South Korean K-Pop company SM Entertainment is expanding its presence in Southeast Asia with plans to set up its headquarters in the region in Singapore where it is also looking to launch its retail business.
The plan was confirmed by the entertainment firm to CNBC on December 1.
SM Entertainment founder Lee Soo-man told The CNBC Conversation last month that the plan could see the creation of a new K-Pop group called NCT Singapore, although it is unclear if it could come to fruition.
Lee, who is about to get a feature documentary about his life, told the news outlet in November that SM Entertainment is recruiting and producing talent through the “Culture Technology” (or CT) system that he developed where potential singers and dancers go through four stages: casting, training, marketing/management and producing.
“SM’s [production method] has become a model for producing K-Pop, and SM’s CT will expand to become [the] CT of the world. The Future of Culture Technology is the fundamental vision [of] SM Entertainment. And now, I am building a new cultural ecosystem by evolving CT from a culture-making technology to a cultural ecosystem-making technology,” Lee said in a speech at Stanford University in May.
Lee is often credited for bringing K-Pop to the world’s stage. SM Entertainment, which he founded in 1995, is behind some of the biggest K-Pop acts like SUPER JUNIOR, Girls’ Generation, SHINee, EXO, Red Velvet, KANGTA, BoA, TVXQ!, NCT and aespa.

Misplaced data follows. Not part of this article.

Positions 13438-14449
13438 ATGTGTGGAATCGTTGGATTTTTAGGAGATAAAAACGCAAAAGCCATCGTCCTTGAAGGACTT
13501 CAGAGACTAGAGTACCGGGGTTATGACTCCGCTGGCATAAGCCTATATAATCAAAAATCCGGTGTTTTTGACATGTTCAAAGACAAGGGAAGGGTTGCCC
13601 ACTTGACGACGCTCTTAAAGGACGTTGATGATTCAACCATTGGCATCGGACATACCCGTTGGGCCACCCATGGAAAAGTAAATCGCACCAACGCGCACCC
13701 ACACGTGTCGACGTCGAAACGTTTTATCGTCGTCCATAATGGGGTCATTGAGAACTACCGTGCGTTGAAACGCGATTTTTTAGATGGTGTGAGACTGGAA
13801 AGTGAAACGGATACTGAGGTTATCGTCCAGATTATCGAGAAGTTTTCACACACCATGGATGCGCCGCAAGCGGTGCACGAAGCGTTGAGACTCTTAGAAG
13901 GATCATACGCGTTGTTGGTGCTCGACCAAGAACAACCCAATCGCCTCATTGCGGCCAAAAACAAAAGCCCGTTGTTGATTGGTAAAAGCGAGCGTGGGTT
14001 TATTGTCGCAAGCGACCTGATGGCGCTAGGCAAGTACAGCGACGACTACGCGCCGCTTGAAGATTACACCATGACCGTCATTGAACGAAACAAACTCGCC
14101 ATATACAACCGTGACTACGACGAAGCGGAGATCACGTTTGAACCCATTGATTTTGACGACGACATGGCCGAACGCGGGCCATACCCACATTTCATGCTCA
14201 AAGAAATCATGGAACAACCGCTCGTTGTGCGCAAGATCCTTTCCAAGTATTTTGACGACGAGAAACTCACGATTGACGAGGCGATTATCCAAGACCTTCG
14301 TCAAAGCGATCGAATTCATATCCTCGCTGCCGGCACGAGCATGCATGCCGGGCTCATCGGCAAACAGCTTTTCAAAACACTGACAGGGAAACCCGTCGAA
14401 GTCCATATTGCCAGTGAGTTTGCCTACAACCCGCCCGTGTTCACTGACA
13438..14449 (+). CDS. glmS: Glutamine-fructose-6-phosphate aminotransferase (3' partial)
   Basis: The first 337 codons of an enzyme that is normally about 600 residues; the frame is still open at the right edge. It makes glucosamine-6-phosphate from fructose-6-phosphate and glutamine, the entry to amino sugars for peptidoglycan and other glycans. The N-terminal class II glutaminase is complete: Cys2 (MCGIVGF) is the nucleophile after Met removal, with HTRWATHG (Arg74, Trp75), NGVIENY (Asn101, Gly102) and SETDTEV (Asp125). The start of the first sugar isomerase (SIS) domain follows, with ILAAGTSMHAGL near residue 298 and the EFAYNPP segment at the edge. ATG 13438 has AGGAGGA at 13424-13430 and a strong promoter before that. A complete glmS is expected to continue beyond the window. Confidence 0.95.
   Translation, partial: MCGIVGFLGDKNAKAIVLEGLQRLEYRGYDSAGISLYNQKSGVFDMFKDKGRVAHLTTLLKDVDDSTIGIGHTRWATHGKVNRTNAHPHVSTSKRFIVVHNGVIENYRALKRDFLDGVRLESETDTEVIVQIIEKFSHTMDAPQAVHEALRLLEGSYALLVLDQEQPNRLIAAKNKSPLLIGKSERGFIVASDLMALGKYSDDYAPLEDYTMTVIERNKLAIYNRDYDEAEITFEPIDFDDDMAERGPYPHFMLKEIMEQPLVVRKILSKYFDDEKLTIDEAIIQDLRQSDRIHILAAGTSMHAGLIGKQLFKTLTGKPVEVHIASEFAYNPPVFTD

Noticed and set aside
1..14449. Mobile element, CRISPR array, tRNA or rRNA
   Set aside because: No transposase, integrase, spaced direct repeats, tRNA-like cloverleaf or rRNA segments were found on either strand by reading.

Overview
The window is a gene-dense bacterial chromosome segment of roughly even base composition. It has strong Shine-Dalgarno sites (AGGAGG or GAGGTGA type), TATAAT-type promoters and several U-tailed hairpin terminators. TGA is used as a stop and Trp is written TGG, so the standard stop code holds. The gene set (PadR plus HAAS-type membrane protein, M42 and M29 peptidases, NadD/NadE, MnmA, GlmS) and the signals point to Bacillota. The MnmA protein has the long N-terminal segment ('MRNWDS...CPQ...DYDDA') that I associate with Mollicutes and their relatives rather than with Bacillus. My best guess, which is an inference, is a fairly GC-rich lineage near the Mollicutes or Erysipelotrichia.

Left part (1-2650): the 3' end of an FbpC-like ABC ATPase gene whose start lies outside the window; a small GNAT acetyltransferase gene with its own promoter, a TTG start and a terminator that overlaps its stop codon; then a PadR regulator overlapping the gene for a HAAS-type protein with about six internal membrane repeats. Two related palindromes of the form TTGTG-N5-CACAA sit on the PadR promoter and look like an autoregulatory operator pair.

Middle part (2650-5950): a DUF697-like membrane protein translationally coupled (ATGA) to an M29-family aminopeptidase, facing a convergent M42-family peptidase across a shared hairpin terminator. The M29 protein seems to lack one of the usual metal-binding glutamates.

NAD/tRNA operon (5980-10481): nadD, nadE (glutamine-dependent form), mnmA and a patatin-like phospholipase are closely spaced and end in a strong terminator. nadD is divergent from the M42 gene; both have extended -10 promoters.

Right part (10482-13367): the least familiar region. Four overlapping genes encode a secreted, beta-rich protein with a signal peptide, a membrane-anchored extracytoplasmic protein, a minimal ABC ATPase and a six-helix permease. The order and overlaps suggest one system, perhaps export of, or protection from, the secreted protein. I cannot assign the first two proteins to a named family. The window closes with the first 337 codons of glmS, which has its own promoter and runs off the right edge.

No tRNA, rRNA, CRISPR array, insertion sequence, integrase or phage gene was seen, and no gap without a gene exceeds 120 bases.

SM Entertainment did not disclose how much it plans to invest in its Singapore headquarters, but told CNBC that the office will also be “managing joint ventures in Indonesia, Vietnam and Thailand, as well as communicating with [its South Korea office] for other related ventures and plans.”
The firm is also “in the midst of hiring more local talents, which will hopefully increase the full-time staff count,” and is also “looking at hiring local undergraduates or fresh graduates for internships.”
The Singapore HQ will also see SM Entertainment launching its retail businesses including cafes, merchandise stores and pop-up exhibitions, CNBC reports.
It comes as the company continues to tap into potential revenue sources. The company’s revenue in the third quarter surged 65.4% year over year to 238.1 billion South Korea Won ($183 million), with net profit reaching 29.2 billion won.
SM Entertainment already has a presence in the Southeast Asian region. In Indonesia, the company’s branch has won brand endorsements such as Mie Sedaap and Sasa for Choi Siwon of K-pop boy band Super Junior, and Somethinc and Lemonilo for NCT Dream, according to CNBC.
Lee further told CNBC that SM Entertainment is planning to create new groups or subunits such as NCT Tokyo and NCT Saudi.
In August, the company announced that it is expanding in the Middle East with the signing of a memorandum of understanding (MOU) with the Ministry of Investment Saudi Arabia (MISA).
The plan includes the promotion of S-Pop (Saudi Pop) via the discovery and production of local artists and the launch of “a metaverse platform to share Korean and Saudi culture.”
News of the Singapore HQ launch comes amid reported tensions between the company’s shareholders and Lee. The founder could give up his role as chief producer at the end of the year after SM Entertainment cut ties with a private company that he fully owns.
Lee remains the largest single shareholder in SM Entertainment.
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